UIColors is an upcoming jailbreak tweak that should be making its way to Cydia’s BigBoss repo at any moment now. It’s a tweak that follows the growing trend of jailbreak releases that let you add custom tint to the iOS user interface.
Another tweak we recently covered, called Eclipse, did something similar. But Eclipse’s main focus was on providing users with a night mode for using the device in a dark environment. UIColors takes that concept and cranks it up to 11. It allows you to tint iOS with a virtually limitless array of colors. In other words, there are no real canned color combinations included with the tweak; the end result is totally up to you.
Once you install UIColors, you’ll need to head to the stock Settings app to configure the tweak’s preferences. The first item you’ll see in the preferences is a blacklist applications panel. This panel, which consists of a list of all of the applications installed on your iPhone, allows you to toggle off the effects of UIColors for individual apps. This is handy in the case (and there will definitely be some) where UIColors’ effects don’t mesh well with an app.
Blacklisting apps is easy
The next three sections to be found in the preferences are colors for primary, secondary, and text. The primary color is the main color that you see throughout iOS, and the secondary color is usually relegated to button outlines and small accents. Each of these sections can be altered using hue, saturation, and brightness sliders.
Customize primary, secondary, and text color
You’re provided with a real time preview within the color sections to show you what the color will look like based on the combination from the sliders you adjust. You also have the option of tapping directly on a color wheel, which sits right above the hue slider. Taping on the color wheel is a good starting point to provide you with a base. It’s then wise to adjust the sliders to find the precise color that you desire.
Adding custom colors is easy using the color wheel and sliders
The last two settings that you’ll find within UIColors’ preferences are toggles—one for SpringBoard colors, and an overall kill switch. The SpringBoard toggle is supposed to turn off the UIColors effects for things like Notification Center and Control Center, though, I found that this toggle didn’t work in the copy that I was given to test. The overall kill switch did work as expected, though I still was presented with some residual effects on my Lock screen passcode and in a few additional areas.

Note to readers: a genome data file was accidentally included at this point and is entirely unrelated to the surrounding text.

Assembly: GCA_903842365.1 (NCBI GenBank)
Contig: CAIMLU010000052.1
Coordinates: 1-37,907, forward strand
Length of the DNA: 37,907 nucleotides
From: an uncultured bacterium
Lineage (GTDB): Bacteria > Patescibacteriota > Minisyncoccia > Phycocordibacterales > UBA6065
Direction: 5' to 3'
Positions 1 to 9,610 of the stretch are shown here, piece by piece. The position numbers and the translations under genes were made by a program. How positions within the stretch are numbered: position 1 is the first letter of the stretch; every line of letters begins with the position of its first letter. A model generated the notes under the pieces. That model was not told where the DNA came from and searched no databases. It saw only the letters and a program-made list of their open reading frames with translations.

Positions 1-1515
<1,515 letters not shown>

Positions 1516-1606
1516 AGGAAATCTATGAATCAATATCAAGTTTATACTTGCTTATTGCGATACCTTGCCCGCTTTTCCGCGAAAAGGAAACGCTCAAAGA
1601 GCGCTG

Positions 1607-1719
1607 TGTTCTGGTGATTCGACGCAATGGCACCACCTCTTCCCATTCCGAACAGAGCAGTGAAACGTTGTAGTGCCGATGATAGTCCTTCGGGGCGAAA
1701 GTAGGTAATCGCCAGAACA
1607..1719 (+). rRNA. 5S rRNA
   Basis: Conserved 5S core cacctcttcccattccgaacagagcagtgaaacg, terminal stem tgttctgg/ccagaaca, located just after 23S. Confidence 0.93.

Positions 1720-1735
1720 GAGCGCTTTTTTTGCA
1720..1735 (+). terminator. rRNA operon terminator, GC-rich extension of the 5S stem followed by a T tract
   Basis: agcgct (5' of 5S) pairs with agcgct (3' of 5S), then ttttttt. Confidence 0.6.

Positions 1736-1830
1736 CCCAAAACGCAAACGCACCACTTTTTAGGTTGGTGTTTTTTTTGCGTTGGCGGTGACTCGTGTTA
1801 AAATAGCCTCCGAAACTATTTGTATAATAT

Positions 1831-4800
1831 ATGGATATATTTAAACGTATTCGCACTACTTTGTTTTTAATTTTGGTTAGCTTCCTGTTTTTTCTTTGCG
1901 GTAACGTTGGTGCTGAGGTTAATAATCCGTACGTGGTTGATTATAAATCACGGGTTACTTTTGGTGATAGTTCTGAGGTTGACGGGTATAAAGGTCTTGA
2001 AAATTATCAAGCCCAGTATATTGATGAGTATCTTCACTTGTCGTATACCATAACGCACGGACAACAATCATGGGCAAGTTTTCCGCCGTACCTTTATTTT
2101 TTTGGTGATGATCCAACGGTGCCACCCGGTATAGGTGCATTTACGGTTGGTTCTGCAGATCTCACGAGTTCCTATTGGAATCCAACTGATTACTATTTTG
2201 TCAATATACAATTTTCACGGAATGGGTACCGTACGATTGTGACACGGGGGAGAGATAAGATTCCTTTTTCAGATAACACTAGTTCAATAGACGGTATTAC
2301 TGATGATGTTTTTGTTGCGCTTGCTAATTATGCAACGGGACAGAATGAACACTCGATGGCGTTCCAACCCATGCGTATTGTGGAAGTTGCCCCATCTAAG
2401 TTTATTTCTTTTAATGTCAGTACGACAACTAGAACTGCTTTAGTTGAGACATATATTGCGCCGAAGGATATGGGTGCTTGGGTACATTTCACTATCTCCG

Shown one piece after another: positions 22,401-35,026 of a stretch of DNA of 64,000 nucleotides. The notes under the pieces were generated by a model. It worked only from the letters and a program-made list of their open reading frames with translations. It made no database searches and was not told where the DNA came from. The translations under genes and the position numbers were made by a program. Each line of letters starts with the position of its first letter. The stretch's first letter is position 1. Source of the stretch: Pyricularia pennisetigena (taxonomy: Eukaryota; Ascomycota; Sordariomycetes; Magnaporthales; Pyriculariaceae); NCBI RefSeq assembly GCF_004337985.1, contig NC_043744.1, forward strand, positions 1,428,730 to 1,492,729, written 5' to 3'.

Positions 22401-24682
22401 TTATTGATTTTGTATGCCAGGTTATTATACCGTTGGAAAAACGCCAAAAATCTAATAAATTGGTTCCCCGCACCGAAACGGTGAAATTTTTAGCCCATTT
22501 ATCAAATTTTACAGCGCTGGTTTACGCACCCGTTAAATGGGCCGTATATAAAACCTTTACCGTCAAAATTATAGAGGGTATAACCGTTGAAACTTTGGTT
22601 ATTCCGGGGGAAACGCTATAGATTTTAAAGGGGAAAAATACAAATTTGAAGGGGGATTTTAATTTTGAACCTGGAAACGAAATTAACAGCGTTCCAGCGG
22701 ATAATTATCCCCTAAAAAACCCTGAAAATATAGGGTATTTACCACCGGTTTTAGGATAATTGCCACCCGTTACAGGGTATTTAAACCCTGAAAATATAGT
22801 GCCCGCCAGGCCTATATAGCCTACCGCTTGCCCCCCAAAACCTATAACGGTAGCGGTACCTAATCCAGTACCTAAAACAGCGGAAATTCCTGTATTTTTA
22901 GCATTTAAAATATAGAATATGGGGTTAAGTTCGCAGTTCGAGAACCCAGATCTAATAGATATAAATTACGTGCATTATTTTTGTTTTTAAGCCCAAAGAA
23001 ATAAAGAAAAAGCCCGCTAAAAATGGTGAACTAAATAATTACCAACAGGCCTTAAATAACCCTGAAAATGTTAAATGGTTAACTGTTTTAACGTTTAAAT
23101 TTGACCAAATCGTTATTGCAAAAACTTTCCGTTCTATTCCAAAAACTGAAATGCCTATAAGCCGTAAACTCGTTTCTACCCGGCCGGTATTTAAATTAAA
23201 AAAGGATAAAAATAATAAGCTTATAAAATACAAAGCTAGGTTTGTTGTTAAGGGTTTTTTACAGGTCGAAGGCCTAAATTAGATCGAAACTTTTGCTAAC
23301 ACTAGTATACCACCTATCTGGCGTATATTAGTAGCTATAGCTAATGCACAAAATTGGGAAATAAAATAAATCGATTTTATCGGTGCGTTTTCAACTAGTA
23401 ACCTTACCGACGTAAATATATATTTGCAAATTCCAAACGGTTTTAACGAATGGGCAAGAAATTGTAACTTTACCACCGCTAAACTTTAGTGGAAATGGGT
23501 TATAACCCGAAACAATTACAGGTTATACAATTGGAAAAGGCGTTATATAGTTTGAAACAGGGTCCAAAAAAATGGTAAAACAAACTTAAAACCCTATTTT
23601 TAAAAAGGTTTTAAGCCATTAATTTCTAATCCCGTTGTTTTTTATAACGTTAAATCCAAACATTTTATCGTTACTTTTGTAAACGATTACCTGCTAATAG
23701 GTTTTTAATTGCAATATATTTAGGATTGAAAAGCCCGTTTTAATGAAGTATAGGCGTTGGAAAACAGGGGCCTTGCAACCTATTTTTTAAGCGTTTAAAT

UIColors’ kill switch toggles
And that really summarizes why I’m hesitant to recommend UIColors, or similar tweaks like it. These tweaks are just so incredibly ambitious, that it would take an obsessive level of detail and dedication that most developers aren’t up for. The desire to make something like this is commendable, but it’s extremely tough to pull off properly. iOS just has way too many moving parts for a one-man show that doesn’t feature an obsessive level of detail to pull off successfully.
For a tweak this ambitious, there will be bugs and glitches like the one above
With the aforementioned in mind, expect to see plenty of bugs and one-offs. Expect to see some apps that look decent, and other apps that look horrible. For example, the Settings app generally looks glorious with this tweak installed and with the right color configured. Even parts of the Messages app and Mail app look good. But then you start to peel back some of the layers and the flaws become readily apparent. Take the Messages app for example; the chat bubbles look like they’ve been cut out and glued on to the screen they stand out so badly. Watch the video and you’ll see what I mean.
I hope this post isn’t taken as if it were a jab at the developer. UIColor’s developer, Bailey Seymour, has been all class throughout the testing process. He should get an ‘A’ for effort, for sure. Unfortunately, when it comes to tweaks like this, effort just isn’t enough to seal the deal. For that reason, it’s hard to recommend paying $1.49 for UIColors, unless you know exactly what you’re getting in to, and you know how buggy it all is. Hopefully I’ve accurately portrayed my experience so that you can make a good decision.
What do you think?